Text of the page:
Congestive heart failure (CHF) is a chronic and progressive condition that currently affects over 6 million patients in the US. It accounts for over $35B in direct healthcare expenditure and over one million hospitalizations each year. Patients exhibit shortness of breath, decreased exercise tolerance and overall reduced quality of life. Despite best medical therapy, the prognosis of CHF remains poor: 5-year and 10-year mortality rates are 50% and 90% respectively. Patients with CHF have progressive dysfunction of their heart muscle, which limits its ability to eject blood out of the heart. As the heart fails, pressure builds up in the left atrium and this pressure backs up further into the pulmonary circulation leading to pulmonary fluid accumulation and its associated symptoms. Recently, the concept of interatrial shunting has gained attention as a potential therapeutic option for patients with CHF. By creating a connection between the high-pressure left atrium to the low-pressure right atrium, elevated left atrial pressure (LAP) may be effectively lowered, thereby relieving CHF symptoms. Two early-stage companies have developed interatrial stents to create such a shunt and have shown improved quality of life and increased exercise tolerance at one year. Nonetheless, intracardiac implants carry proven clinical risks including clot formation, device fracture and implantation failure. Alleviant Medical is developing a novel minimally invasive medical device ? the Left Atrial Decompression System (LADS) - that creates a precise interatrial shunt without a cardiac implant. Under fluoroscopic guidance in the catheterization lab, the LADS is intended to excise and safely remove a portion of the interatrial septum, thereby creating a therapeutic interatrial shunt with long-term patency. The current stage of the LADS is a working prototype that successfully cuts and captures tissue in an ex vivo porcine heart. The proposed SBIR grant establishes a clear plan to move from working design to a fully-functional prototype that demonstrates success in vivo and affords LAP reduction in a porcine elevated LAP (e-LAP) model.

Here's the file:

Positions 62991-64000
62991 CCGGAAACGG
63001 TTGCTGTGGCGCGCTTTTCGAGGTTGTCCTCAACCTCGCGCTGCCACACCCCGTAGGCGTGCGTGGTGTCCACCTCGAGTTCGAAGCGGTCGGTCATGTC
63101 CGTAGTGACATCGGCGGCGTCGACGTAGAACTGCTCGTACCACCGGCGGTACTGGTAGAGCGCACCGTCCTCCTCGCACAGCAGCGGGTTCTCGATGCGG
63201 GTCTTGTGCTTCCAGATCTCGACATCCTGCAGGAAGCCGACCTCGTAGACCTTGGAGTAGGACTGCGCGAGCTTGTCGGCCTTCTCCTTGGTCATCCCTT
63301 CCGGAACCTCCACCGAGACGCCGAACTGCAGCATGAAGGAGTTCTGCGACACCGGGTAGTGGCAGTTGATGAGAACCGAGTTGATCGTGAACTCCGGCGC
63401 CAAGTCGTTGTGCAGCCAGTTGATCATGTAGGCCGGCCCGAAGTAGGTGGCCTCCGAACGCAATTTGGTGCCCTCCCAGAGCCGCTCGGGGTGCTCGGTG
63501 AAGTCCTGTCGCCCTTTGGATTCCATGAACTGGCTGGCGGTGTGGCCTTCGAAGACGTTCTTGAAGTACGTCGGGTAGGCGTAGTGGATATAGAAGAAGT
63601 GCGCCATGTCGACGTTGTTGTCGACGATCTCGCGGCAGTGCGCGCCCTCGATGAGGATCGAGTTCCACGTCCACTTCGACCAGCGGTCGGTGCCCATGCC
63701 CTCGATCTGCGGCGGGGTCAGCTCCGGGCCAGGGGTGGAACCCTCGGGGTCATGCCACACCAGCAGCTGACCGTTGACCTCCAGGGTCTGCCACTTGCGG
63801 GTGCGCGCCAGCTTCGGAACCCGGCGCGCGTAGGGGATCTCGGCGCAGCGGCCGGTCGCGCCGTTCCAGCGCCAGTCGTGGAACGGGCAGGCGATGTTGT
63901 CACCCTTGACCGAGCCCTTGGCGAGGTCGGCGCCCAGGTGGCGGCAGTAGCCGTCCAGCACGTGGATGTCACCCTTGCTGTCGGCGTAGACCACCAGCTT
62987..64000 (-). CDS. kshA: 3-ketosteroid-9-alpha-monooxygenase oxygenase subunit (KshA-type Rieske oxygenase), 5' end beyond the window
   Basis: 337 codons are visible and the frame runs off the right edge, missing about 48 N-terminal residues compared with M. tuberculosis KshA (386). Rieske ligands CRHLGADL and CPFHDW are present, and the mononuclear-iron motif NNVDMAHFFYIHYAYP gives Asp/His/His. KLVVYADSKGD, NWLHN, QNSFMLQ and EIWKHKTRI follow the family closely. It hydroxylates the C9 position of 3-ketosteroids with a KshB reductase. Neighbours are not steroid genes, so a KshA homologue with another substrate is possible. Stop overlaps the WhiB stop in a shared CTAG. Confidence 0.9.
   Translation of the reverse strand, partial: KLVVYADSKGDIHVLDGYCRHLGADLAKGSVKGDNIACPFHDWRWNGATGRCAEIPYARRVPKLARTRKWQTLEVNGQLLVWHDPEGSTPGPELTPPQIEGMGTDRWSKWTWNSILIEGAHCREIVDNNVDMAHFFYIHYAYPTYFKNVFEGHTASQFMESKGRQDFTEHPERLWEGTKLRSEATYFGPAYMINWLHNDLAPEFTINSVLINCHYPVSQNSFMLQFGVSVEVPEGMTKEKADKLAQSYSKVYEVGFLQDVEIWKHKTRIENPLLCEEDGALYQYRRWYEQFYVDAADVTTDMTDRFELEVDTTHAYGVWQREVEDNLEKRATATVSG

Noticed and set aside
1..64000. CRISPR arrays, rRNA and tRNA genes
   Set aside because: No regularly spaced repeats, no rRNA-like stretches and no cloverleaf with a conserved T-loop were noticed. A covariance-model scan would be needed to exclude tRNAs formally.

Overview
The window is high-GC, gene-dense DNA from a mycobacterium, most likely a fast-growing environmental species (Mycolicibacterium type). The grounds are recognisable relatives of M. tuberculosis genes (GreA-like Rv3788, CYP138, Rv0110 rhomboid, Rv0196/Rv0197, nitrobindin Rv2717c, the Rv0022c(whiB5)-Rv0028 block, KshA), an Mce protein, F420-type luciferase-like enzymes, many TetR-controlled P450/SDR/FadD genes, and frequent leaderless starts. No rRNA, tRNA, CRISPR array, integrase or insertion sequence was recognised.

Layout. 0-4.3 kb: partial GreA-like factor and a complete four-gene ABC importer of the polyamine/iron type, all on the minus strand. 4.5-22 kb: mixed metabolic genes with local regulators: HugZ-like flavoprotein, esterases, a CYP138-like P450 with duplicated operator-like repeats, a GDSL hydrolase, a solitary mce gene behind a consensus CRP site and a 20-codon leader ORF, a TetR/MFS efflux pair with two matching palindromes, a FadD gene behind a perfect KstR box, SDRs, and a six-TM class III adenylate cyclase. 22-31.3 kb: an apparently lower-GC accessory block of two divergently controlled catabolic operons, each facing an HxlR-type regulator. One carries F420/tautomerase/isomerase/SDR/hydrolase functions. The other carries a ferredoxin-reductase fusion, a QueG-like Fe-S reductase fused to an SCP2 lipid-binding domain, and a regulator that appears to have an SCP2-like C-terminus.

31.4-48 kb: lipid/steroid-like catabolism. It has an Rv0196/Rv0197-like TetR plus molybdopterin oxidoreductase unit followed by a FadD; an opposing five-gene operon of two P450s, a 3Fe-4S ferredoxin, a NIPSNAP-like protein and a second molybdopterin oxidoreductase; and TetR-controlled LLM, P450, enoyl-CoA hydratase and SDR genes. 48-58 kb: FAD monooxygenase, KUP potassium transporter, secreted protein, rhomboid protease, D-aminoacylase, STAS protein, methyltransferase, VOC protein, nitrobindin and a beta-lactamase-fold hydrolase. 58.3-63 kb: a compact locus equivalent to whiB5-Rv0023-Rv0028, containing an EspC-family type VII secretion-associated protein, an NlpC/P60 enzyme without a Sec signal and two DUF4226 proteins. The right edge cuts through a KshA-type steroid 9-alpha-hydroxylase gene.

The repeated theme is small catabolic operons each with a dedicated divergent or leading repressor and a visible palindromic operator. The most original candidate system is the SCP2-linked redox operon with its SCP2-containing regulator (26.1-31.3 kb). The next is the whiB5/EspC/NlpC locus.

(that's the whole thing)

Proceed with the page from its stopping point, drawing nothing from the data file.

In Specific Aim 1, two key components of the LADS (blade and tensioner) will be optimized and the full system will be used to demonstrate reproducible shunt creation on ex vivo porcine hearts and successful deployment in vivo in an acute porcine model.
In Specific Aim 2, the fully functional LADS will be used to evaluate LAP reduction in vivo in an acute (e-LAP) porcine model. Successful completion of the work outlined in this proposal will result in a fully functional LADS capable of reproducibly creating an interatrial shunt in vivo, and which demonstrates LAP reduction in an e-LAP animal model. Further work, to be detailed in a subsequent Phase II grant application, will seek to finalize LADS design in compliance with FDA design controls, complete product verification and validation, and demonstrate safety through a statistically-powered chronic animal study, as required to obtain FDA 510(k) clearance as a Class II medical device.
Public Health Relevance Congestive heart failure is a chronic and progressive condition that currently affects over 6 million patients in the US and poses a major public health burden. Symptoms of the disease are due, in large part, to elevated left atrial pressure, which results from failure of the heart to adequately eject blood from its main pumping chamber (left ventricle). The proposed project seeks to develop a novel medical device that effectively lowers left atrial pressure through a simple, low-risk, minimally invasive procedure and thereby reduce the symptoms and morbidity associated with the disease.